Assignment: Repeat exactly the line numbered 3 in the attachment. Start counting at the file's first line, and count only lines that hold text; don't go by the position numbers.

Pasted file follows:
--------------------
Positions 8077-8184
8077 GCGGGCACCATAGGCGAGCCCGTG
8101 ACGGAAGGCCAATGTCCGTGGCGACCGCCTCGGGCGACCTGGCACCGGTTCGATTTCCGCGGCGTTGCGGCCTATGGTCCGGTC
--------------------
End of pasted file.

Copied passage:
8101 ACGGAAGGCCAATGTCCGTGGCGACCGCCTCGGGCGACCTGGCACCGGTTCGATTTCCGCGGCGTTGCGGCCTATGGTCCGGTC